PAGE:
Police Look to Lower Suicide Numbers

Suicide is a leading cause of death in the U.S. North Dakota has seen the largest increase in the nation, and because of this, our first responders are always working to improve their roles.

Our law enforcement officers deal with suicide cases in a couple of ways: welfare checks after a concerned family or friend reaches out, when someone is in crisis and feels they have no other choices
or, in the worst case, when it’s too late.

Sgt. Tim Sass, BPD: “We’ll try to gather as much information from the call-taker as you  can. Initially what we’re going to do is go make contact with the person. Seeing what is going on, how we can help them, and offering any resources that we can to them.”

Sgt. Lori Dirk; MCSO: “The amount of mental health training that I got when I first started to now is way more.”

As we learn more about mental health, our men in blue take that information to better serve the public.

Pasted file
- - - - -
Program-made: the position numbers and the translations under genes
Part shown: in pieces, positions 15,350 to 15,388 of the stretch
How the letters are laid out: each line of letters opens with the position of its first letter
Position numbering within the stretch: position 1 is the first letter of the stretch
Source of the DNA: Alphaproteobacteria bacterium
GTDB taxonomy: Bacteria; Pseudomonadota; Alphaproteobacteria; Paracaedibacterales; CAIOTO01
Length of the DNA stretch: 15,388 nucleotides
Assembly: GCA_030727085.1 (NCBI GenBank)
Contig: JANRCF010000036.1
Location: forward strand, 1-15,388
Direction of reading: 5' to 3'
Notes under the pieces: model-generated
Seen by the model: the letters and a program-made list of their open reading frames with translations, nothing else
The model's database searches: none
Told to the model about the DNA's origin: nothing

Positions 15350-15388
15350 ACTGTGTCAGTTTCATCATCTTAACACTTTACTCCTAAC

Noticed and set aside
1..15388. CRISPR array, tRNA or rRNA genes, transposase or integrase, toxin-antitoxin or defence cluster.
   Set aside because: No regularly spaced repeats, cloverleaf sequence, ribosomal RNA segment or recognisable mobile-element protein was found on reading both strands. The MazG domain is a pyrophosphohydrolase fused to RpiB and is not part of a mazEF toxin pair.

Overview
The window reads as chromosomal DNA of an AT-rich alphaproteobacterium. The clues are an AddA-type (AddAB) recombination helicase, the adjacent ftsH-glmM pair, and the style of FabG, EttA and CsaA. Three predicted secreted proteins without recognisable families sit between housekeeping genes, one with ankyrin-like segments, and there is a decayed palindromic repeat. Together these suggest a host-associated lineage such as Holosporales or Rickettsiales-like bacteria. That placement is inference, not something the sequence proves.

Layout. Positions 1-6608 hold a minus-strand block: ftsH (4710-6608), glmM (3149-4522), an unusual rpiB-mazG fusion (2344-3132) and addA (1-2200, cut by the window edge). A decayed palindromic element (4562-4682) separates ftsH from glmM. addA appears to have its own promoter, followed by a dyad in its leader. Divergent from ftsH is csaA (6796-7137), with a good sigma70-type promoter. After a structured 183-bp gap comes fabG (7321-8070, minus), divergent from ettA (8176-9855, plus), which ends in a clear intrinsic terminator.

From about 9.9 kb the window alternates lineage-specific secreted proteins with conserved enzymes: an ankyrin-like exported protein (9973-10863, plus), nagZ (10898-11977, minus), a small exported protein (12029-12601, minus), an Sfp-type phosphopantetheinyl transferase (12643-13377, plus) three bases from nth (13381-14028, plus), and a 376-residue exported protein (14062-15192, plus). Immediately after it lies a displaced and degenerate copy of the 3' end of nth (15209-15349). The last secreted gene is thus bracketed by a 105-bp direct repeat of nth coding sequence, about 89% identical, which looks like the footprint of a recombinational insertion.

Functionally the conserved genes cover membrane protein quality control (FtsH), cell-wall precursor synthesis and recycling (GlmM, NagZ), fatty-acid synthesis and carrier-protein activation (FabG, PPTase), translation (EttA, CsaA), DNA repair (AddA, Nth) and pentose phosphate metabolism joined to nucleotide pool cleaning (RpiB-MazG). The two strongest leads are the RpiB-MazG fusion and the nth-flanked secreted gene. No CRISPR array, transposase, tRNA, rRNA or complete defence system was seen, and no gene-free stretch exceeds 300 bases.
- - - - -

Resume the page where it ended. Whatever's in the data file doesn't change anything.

Sgt. Lori Dirk; MCSO: “Our knowledge and resources have really increased over the years. There’s a lot more availability for the public in being able to get services.”

Officers go through crisis intervention training to best handle suicide cases.

Sgt. Tim Sass, BPD: “A lot of it is just talking to people and listening. Some people just want to talk and let their problems be heard.”

The CDC published this list of warning signs.

And although suicide can be complex problem, how you can help is simple.
I spoke with a psychologist for advice.

Marie Schaf-Gallagher; Sanford Health Psychologist: “Simply asking is so important. I think people are afraid to say ‘suicide,’ that word is scary. But to be able to ask someone– ‘how are you feeling?'”

Until resources and training can catch up with North Dakota’s needs, suicide will still be the reason lives are lost.

Sgt. Lori Dirk; MCSO: “It’s getting there, I would say it’s getting there in regards to having the proper training. The availability of services is still a little behind.”


We at KX News take suicide prevention very seriously.

If you or someone you know are having suicidal thoughts, the National Suicide Prevention Lifeline phone number is 1-800-273-TALK. 
Their website has an abundance of resources, including an online chat if you’d rather not call.

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